The Weird and Wonky: the stuff you didn’t know we had in the Special Collections and Archives

For the start of the 2017 semester the Graduate Assistants (Jennifer Murphy, Amanda Vestal, and Hannah Johnson), at the McFarlin Library Special Collections and Archives, have created an exhibit which features some of the stranger items in our collections. Over the years, many people have donated various books, documents, and works of art. Among these more conventional donations we have also received some rather remarkable and odd items. Many of these items were haphazardly thrown in with large donations without much explanation for their presence.

In the Anna Kavan Papers we discovered used hypodermic needles. After some basic research about this author we learned that Kavan was a heroin addict most of her adult life. When processing this collection, the librarians found the needles acting as staples holding papers together.


In the Vann family archive we found a trove of weird items, some were very personal objects. The Vann family were an important and prominent Cherokee family, originally from Georgia, who later settled in Indian Territory Oklahoma in the mid-1800s. In this collection we discovered shoelaces, a meat cleaver, handmade lace collars, baby shoes, and a pair of dentures made with human teeth.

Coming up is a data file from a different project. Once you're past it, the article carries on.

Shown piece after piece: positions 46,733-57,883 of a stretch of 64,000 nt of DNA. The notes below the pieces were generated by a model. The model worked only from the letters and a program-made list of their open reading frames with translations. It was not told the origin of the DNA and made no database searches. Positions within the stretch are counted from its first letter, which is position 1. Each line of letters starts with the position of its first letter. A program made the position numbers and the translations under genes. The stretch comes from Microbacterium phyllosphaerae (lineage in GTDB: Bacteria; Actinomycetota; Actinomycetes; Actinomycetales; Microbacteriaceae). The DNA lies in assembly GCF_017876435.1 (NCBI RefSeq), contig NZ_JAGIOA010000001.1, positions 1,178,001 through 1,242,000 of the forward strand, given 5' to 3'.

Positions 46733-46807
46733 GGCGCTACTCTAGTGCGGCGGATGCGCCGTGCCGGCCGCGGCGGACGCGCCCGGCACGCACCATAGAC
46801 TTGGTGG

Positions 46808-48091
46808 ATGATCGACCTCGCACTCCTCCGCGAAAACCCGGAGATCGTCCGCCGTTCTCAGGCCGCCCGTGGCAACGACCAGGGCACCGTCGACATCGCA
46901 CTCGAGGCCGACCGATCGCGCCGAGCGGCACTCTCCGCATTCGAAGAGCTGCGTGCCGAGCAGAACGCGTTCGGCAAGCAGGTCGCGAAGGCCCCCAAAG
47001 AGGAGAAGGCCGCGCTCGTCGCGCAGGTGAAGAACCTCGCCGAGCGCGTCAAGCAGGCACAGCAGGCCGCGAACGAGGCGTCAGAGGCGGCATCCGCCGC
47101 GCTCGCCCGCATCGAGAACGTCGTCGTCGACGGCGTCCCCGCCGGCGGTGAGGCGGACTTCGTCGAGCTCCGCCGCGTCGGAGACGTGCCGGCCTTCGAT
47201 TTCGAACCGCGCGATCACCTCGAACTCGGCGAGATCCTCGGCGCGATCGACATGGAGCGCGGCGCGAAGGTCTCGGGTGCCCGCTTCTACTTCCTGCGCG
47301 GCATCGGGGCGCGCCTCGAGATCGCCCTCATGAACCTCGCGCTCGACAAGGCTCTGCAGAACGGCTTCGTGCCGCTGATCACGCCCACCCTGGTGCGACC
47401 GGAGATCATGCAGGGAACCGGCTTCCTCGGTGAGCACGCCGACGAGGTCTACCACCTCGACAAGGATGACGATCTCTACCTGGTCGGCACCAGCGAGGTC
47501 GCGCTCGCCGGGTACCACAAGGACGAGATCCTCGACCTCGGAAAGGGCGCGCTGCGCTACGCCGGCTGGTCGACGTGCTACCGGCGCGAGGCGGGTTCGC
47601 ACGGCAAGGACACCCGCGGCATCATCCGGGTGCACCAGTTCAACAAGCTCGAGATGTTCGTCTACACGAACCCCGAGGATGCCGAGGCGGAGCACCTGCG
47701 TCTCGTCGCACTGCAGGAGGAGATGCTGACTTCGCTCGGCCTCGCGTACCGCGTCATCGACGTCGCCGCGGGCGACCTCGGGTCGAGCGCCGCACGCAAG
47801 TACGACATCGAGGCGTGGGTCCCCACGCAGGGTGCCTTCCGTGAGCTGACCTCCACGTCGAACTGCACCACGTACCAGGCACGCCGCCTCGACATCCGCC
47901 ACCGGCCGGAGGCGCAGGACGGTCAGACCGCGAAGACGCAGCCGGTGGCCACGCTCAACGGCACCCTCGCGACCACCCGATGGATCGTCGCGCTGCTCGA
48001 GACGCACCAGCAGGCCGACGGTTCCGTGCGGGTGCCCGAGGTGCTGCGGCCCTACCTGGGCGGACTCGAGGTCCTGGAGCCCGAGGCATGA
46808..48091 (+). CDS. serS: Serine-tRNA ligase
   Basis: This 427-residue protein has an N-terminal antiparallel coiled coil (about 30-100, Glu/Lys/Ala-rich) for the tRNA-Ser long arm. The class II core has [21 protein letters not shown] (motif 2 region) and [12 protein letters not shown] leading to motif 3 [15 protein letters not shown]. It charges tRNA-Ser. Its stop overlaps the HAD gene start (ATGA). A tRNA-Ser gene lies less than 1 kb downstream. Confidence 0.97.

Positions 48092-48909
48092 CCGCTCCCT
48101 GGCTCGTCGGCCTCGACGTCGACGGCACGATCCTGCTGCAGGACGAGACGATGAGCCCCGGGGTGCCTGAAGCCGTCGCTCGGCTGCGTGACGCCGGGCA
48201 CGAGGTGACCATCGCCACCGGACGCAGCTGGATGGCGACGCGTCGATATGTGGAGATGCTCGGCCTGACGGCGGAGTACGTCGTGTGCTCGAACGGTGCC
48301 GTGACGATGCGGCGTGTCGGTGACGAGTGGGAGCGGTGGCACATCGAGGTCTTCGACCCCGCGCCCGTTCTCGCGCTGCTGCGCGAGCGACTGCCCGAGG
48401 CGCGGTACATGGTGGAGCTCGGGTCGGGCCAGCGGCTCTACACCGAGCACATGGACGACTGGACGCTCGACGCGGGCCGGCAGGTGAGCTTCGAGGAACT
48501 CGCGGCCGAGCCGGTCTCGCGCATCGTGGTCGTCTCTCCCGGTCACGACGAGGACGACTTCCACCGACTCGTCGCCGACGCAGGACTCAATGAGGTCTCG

For this exhibit we also included several items from the seemingly random John W. Shleppey collection. From this collection we have displayed a man’s wedding ring, a bag of rocks, miniature playing cards, and a mysterious object made from two walnut shells and two small wooden stakes. We have postulated that this mysterious item could be a child’s toy, a fishing bobber, or even a drop spindle. If anyone has any information or ideas about this item we would be most appreciative to hear from you.


The items mentioned in this post are only a taste of what we have displayed in our exhibit hall and these items are only a fraction of the interesting items we have in our many collections. This exhibit is free and open to the public Monday – Friday 8am-5pm and will be on display until March 26th

This entry was posted in Collections, Exhibits and tagged , . Bookmark the permalink.

Leave a Reply

Your email address will not be published. Required fields are marked *